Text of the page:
On 8 November 2018, the Competition Commission of India (Commission) passed a common order (Order) to dispose of 10 sets of information (Information) filed against GAIL (India) Limited (Gail) by some of its Regasified Liquified Natural Gas customers (Informants). The Commission found that Gail did not abuse its position of dominance in terms of Section 4 of the Competition Act, 2002 (Competition Act). Broadly, the allegations pertained to: (i) the terms of the Long-Term Gas Supply Agreement (GSA) between Gail and the Informants; and (ii) the manner in which Gail performed its obligations under the GSA.
Long-term contracts may not foreclose markets
The Information, inter alia, averred that the GSA was a standard contract whose minimum duration was 20 years. Such duration was alleged to have resulted in foreclosure of the market for "supply and distribution of natural gas to industrial consumers". The Commission held that projects in the energy sector were characterised by significant and continuous up-front investments made by sellers of energy and, therefore, the duration of the GSA was justified to guarantee sellers a steady stream of revenue and render operations viable. The Commission also observed that existence of such GSAs did not result in the denial of market access to new entrants and/ or competing enterprises, as there was evidence to suggest that competitors of Gail (such as, Indian Oil Corporation Limited and Bharat Petroleum Corporation Limited) had entered the market during the subsistence of the GSA and were presently active. Notwithstanding the justifiability of the long duration of the GSA in this case, the Commission also observed that Gail did offer short-term contracts to its customers and, therefore, there was no foreclosure of market by Gail in contravention of Section 4 of the Competition Act.
A contractual non-compliance which does not prejudice competition is not abuse
The Commission also assessed the manner in which Gail imposed the 'Take or Pay' liability on the Informants. 'Take or Pay' liability is an obligation on the buyer to pay for the quantities of gas not taken but agreed to be taken. It was the Informants' allegation that Gail failed to make certain "nominations" under the GSA, which made it impossible for the Informants to calculate their 'Take or Pay' liability. The Commission held that when determining abuse arising out of a contract, the conduct of both parties is relevant for examination. Accordingly, the Commission analysed: (i) the degree of adherence to the terms of the GSA by the Informant; and (ii) the extent of acquiescence of the Informant. The investigation ordered by the Commission found that neither Gail nor the Informants had strictly adhered to their obligations to make "nominations" and also that the Informants had never raised objections in this regard. Objections were raised by the Informants only when the 'Take or Pay' liability was imposed on them. The Commission also took into account the fact that Gail had imposed only a fraction of the 'Take or Pay' liability in order to mitigate the losses it suffered because of less drawl of gas by the Informants. In view of the above, the Commission did not find any violation of the Competition Act due to imposition of 'Take or Pay' liability.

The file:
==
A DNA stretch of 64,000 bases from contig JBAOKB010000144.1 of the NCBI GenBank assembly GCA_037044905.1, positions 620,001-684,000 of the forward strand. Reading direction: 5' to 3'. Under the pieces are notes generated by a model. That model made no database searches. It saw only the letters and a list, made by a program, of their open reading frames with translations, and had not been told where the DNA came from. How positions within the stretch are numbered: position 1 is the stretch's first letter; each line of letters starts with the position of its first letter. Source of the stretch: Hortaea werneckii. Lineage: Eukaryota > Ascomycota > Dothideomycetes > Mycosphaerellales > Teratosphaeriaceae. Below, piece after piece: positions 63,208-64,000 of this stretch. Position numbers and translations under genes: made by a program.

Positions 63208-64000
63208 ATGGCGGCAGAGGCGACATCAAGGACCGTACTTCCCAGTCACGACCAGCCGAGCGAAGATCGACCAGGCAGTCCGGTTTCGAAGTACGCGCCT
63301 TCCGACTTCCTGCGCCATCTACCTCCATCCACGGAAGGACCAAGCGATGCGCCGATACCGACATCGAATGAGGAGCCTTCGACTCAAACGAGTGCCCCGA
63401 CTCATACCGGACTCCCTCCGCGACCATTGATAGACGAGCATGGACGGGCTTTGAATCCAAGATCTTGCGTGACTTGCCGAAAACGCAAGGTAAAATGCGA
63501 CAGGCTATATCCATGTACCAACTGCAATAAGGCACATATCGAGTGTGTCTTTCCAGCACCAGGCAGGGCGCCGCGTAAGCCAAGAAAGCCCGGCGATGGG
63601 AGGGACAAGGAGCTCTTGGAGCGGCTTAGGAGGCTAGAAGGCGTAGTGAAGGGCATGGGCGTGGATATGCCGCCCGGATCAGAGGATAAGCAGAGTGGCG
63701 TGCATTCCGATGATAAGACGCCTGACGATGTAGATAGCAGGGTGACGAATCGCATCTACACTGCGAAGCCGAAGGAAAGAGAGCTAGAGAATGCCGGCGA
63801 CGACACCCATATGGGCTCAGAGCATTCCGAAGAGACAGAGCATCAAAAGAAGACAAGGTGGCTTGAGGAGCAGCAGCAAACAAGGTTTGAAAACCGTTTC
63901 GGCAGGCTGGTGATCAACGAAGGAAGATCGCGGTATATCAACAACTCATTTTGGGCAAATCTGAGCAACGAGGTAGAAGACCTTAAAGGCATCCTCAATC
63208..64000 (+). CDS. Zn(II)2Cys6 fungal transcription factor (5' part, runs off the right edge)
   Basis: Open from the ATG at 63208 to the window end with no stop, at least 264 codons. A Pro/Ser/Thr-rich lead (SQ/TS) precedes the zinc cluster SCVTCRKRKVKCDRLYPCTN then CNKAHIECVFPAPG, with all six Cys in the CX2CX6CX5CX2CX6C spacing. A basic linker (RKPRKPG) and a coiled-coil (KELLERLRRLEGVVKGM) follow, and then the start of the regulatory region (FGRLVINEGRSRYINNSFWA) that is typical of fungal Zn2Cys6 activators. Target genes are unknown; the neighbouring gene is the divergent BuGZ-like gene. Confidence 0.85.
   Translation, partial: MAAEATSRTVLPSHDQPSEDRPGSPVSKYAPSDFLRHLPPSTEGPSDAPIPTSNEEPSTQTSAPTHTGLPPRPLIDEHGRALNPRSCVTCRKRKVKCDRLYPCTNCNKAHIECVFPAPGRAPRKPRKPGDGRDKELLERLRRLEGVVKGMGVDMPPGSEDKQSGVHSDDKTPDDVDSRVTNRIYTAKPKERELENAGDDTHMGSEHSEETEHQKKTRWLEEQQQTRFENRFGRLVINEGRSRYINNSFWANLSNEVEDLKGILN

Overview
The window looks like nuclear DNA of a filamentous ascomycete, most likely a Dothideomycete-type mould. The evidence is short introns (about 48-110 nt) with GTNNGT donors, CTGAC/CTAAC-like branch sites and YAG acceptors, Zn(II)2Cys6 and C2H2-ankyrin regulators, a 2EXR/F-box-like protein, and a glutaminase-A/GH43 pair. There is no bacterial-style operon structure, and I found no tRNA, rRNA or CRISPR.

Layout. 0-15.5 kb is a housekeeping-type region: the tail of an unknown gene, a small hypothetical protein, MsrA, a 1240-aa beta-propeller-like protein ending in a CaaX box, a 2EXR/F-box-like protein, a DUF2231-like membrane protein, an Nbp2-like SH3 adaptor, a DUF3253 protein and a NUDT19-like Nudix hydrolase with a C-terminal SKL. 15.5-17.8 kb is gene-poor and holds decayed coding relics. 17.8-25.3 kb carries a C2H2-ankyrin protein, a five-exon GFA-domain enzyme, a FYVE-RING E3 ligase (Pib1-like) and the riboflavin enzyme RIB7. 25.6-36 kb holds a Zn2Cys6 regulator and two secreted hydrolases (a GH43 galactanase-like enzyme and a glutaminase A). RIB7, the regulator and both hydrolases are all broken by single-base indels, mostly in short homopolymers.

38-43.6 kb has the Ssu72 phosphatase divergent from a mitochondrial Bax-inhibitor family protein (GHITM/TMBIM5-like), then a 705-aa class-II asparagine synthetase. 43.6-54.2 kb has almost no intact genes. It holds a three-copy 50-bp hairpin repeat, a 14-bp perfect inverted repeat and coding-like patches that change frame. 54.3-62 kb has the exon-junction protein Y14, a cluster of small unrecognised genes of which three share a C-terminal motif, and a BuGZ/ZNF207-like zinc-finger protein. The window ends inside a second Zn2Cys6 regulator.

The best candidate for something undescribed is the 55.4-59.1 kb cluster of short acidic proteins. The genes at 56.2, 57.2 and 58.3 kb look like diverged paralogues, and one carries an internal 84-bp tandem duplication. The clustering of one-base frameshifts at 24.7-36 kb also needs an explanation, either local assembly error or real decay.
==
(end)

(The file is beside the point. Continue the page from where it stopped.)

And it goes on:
The Informants' allegation that gas supply was suspended by Gail without prior notice was found to be unsubstantiated and their grievance that the letter of credit and the invoices were not as per the terms of the GSA was found to be a mere technical non-compliance that did not prejudice the customer or impede competition in the delineated markets. The Commission observed that mere technical and contractual non-compliances which do not prejudice the aggrieved party cannot be held as abuse of dominant position. The Commission, however, directed Gail to make necessary rectifications/modifications in formats within 90 days of receipt of the order.
The Order provides valuable guidance as to what may constitute abuse of a dominant position under the Competition Act in relation to operation of bilateral contracts with dominant enterprises. The Commission has clarified that where a party has consciously negotiated and entered into an agreement with a dominant enterprise then it is not appropriate to impugn such agreements unless it is evident that the aggrieved party has been considerably prejudiced and competition in the market has been impeded. Minor contractual errors which do not cause considerable prejudice may not constitute an abuse of dominant position.
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